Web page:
Money transfer startup Azimo secures $10M in Series A funding round
Azimo has raised $10 million for its Series A financing round, TechCrunch reported.
Greycroft Partners led the round for the UK-based money transfer startup which was also participated in by Accion's Frontier Investments Group, eVentures, TA Ventures, RI Digital Ventures and KRW Schindler Investments. The most recent funding round comes after the seed round which closed late last year and was led by eVentures. As part of the deal, Kamran Ansari of Greycroft Partners and Monica Brand of Accion's Frontier Investments Group will both be joining the Board of Directors of Azimo, the report said.
Azimo intends to deploy the proceeds from the round to hasten its expansion in Europe. It also has plans to grow in other vital markets in North America and Asia. As of the moment, Azimo allows money transfers from various countries in Europe to 192 countries around the world. Latin America, West Africa and Southeast Asia are among the markets where the startup has a growing number of recipients, the report said.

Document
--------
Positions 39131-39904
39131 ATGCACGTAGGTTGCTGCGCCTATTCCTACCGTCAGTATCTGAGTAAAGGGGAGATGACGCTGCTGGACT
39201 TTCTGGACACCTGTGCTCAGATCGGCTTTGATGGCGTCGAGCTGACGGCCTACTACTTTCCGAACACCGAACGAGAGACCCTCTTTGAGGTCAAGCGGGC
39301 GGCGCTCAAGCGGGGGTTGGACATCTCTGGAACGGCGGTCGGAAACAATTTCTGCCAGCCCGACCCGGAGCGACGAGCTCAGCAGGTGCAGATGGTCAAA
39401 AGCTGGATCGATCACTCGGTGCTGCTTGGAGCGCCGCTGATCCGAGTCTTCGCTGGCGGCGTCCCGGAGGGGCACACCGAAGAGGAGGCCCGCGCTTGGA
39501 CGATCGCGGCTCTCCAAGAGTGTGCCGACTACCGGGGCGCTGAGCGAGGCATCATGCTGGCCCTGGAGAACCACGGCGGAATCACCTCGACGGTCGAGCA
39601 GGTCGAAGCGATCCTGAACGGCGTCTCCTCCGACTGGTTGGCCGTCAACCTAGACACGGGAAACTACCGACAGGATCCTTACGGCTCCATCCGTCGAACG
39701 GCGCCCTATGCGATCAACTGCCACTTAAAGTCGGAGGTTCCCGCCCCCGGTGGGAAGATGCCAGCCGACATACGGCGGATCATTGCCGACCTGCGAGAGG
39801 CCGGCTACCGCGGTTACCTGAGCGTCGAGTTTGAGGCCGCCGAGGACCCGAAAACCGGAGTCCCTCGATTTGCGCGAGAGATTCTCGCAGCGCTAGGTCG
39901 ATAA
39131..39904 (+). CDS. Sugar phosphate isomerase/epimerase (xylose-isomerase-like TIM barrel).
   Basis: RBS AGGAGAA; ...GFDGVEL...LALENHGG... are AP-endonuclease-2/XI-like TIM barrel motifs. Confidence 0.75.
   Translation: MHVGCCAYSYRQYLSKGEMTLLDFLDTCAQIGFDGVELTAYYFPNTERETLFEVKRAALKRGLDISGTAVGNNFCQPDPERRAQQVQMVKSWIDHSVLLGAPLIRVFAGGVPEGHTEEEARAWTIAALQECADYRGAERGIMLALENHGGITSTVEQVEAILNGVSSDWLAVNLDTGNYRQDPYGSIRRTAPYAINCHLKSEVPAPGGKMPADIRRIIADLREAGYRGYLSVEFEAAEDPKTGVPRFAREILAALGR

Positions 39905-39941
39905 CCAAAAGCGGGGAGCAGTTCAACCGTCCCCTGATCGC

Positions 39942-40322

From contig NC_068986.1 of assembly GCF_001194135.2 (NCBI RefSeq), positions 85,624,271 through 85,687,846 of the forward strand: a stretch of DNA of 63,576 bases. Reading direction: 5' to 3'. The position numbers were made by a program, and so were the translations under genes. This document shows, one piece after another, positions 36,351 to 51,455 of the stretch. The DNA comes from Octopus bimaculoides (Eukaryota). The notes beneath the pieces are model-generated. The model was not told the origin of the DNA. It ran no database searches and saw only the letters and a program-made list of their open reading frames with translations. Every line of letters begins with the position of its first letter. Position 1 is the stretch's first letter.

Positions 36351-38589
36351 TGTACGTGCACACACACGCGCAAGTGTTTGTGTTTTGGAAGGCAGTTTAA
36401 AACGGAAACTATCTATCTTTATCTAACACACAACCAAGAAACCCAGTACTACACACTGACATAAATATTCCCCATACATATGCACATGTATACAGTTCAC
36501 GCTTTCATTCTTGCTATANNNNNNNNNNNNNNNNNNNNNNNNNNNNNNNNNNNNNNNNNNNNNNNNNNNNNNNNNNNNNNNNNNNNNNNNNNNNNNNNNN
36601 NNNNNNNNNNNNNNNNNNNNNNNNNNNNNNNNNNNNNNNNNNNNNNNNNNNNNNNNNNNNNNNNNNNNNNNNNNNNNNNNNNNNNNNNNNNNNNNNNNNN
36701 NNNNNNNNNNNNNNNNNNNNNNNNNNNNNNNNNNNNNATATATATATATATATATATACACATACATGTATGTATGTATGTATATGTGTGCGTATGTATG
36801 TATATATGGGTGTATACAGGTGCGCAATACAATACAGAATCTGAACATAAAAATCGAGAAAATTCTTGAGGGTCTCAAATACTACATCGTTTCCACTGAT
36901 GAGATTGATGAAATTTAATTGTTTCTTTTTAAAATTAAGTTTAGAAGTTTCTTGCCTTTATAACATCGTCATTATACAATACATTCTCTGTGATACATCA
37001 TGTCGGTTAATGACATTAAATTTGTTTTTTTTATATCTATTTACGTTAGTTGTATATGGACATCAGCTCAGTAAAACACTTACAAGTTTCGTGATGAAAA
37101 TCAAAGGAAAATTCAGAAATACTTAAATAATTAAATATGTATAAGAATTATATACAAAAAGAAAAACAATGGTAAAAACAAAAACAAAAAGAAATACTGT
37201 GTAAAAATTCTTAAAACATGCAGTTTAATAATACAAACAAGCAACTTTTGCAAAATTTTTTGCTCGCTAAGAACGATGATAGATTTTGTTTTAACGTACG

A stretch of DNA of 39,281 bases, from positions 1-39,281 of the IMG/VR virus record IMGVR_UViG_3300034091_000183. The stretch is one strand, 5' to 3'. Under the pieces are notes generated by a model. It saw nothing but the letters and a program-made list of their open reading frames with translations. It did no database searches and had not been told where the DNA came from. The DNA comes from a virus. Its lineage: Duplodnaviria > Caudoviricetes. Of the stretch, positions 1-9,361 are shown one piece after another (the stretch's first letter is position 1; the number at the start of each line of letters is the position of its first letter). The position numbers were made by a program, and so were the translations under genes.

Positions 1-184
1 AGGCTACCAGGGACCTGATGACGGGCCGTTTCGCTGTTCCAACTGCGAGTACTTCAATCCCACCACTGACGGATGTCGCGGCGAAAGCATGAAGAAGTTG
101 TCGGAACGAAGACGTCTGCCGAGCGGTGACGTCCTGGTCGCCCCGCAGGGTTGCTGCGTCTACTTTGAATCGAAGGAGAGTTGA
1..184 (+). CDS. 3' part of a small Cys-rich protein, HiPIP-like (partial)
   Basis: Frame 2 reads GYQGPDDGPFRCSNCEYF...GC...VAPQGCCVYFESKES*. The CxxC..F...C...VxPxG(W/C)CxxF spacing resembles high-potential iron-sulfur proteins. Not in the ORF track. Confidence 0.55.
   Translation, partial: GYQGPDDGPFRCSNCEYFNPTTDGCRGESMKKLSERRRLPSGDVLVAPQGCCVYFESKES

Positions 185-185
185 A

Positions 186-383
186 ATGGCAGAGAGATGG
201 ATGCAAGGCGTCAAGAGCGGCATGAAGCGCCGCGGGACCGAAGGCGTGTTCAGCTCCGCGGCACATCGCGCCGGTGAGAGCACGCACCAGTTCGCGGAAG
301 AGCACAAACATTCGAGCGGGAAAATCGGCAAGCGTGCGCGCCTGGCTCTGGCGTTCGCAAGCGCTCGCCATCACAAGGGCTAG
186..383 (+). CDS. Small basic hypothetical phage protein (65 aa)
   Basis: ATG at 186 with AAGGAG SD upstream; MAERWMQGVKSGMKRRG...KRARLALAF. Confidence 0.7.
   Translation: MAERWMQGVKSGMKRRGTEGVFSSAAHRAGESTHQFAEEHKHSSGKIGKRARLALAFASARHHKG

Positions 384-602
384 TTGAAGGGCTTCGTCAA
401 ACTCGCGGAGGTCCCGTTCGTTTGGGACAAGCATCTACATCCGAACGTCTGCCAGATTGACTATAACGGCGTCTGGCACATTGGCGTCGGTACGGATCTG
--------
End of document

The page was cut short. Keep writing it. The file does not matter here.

In a statement, Accion's Frontier Investments Group Managing Director Monica Brand said, "We've looked at the investment case for numerous remittance ventures around the world. The Azimo team's track record in the sector, disruptive business model and their commitment to serve the two-and-a-half-billion unbanked potential remittance recipients, made us decide this was the business to back. We believe this is an exciting investment with potential for scale that can also change the world for the better."
Azimo was founded in August 2012 with the goal of allowing users to undertake international money transfers through its mobile apps, the Web or even through Facebook and disrupting traditional remittance services. Azimo only charges anywhere from 1% to 2% for every transaction, a rate that is lower than what the banks, Western Union or even PayPal charges. Recipients on their end can get the money through their bank accounts, in domestic cash collection areas or as credit in their mobile wallets, the report said.